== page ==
Home Water sector cyber security threats

Water sector cyber security threats

March 20th – In the U.S., the White House has issued an urgent warning to state leaders, highlighting the occurrence of “disabling” cyber attacks targeting water systems nationwide.

In a joint letter, the White House and the Environmental Protection Agency (EPA) have invited state officials to a meeting scheduled for Thursday. The purpose of the gathering is to deliberate on strategies to enhance digital defenses for over 150,000 water utilities across the united states.

Concurrently, the EPA is establishing a water sector cyber security task force that will identify the sector’s most significant challenges and formulate defensive strategies.

Disabling cyber attacks

National Security Advisor Jake Sullivan and EPA Administrator Michael Regan emphasized the gravity of the situation in their letter, stating “Disabling cyber attacks are striking water and wastewater systems throughout the United States.”

And “These attacks have the potential to disrupt the critical lifeline of clean and safe drinking water, as well as impose significant costs on affected communities.”

The letter calls out the activities of nation-state backed hacking group Volt Typhoon. The U.S is concerned that Volt Typhoon, sanctioned by the Chinese government, is positioning itself to carry out disruptive attacks in the event of a conflict over Taiwan.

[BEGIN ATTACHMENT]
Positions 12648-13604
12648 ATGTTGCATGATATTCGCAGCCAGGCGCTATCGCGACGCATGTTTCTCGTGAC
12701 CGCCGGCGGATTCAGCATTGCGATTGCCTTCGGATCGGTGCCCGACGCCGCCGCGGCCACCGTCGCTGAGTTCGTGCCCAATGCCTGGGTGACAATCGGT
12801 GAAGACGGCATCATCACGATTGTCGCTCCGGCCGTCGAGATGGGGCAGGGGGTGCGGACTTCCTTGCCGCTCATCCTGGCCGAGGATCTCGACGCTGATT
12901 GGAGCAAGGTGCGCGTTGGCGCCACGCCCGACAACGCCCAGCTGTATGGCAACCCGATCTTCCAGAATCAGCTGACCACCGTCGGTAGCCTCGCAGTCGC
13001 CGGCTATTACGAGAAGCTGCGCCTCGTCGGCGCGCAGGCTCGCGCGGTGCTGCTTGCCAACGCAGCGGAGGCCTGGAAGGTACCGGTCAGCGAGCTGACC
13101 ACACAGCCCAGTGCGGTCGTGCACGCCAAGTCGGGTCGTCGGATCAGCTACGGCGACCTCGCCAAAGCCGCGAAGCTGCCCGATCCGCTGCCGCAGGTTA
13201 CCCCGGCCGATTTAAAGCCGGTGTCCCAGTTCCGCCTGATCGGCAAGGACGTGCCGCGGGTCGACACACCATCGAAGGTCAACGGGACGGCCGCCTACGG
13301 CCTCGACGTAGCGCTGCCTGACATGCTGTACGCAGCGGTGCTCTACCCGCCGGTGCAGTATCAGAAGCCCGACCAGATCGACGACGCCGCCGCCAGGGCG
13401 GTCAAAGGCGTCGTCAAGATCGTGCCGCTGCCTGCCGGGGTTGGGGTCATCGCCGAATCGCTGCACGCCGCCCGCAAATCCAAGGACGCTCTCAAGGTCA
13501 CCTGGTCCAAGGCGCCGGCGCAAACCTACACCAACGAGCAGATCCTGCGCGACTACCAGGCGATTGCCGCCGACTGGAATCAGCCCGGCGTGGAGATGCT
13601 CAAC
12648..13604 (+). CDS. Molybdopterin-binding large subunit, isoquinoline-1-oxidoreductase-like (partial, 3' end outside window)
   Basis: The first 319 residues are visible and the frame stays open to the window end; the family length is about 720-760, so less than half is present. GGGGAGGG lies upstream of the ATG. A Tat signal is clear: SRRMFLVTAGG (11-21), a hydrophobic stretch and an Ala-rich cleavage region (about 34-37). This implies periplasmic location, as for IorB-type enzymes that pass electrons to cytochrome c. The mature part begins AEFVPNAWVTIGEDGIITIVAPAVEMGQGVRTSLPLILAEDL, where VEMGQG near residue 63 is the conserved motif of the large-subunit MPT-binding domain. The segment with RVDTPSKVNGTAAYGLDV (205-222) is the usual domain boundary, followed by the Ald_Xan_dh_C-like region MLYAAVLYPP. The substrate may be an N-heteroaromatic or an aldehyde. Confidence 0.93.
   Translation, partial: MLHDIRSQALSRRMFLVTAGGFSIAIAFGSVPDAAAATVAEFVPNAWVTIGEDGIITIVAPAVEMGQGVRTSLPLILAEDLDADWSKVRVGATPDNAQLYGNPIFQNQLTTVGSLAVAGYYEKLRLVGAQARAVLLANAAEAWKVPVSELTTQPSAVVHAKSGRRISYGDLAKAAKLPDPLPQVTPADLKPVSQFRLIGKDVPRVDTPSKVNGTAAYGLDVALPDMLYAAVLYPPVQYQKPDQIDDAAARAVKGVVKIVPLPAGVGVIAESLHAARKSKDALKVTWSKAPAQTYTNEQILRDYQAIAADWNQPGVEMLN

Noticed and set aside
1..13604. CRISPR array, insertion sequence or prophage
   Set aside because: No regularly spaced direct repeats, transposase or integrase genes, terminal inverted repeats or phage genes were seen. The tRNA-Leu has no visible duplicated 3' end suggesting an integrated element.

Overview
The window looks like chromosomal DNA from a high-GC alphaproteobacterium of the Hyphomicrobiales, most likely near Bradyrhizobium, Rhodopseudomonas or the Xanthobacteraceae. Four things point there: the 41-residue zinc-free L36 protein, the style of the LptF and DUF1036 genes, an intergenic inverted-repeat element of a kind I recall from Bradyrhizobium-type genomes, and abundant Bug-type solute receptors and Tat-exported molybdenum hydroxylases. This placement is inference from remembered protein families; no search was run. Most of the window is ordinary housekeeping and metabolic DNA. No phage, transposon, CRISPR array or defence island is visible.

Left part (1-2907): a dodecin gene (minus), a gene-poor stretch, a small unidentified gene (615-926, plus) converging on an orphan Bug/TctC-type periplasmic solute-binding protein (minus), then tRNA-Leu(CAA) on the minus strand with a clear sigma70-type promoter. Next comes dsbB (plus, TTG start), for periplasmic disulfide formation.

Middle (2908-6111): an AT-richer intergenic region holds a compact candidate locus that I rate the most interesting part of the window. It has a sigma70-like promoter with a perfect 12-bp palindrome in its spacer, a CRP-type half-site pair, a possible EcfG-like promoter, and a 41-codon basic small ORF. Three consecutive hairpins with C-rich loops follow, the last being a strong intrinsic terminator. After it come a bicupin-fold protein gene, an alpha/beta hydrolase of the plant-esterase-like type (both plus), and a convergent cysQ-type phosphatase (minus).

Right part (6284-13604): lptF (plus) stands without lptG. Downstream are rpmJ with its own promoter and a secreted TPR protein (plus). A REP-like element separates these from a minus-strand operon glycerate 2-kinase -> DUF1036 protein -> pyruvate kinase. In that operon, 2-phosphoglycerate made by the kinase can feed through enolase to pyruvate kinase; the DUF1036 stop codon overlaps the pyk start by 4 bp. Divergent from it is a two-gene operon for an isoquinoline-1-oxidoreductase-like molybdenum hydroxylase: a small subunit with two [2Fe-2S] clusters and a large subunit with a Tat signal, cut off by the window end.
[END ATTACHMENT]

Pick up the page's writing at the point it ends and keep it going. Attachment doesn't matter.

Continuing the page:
Volt Typhoon’s campaign

Last week, outgoing NSA cyber security director Rob Joyce warned reporters that federal investigators are still finding victims of Volt Typhoon’s hacking campaign. The full extent of the group’s activities remains unclear.

According to Joyce, the campaign has two primary objectives: disrupting U.S. communications and military deployments to East Asia in case of a conflict between America and China, and disabling American systems in order to incite widespread panic in the event of a political crisis.

EPA rules for water

Last year, the EPA attempted to impose more stringent cyber security rules for water utilities, but backed off amid legal challenges to the effort. The EPA’s initiative relied on a creative approach to leverage the agency’s sanitation authorities, who would impose some measure of cyber security mandates.

This move was part of a broader attempt to implement more stringent cyber security regulations for critical infrastructure sectors, many of which remain unregulated in terms of cyber security. In the absence of the EPA rules, the water sector continues to operate without binding cyber security rules.


Notably, significant portions of the water sector are notoriously underfunded, leaving them ill-equipped to secure themselves against state-backed threats. Experts have emphasized the need for additional funding to improve defenses within this sector.

To explore some of CyberTalk.org’s past water sector coverage, please click here and here. Lastly, subscribe to the CyberTalk.org newsletter for timely insights, cutting-edge analyses and more, delivered straight to your inbox each week.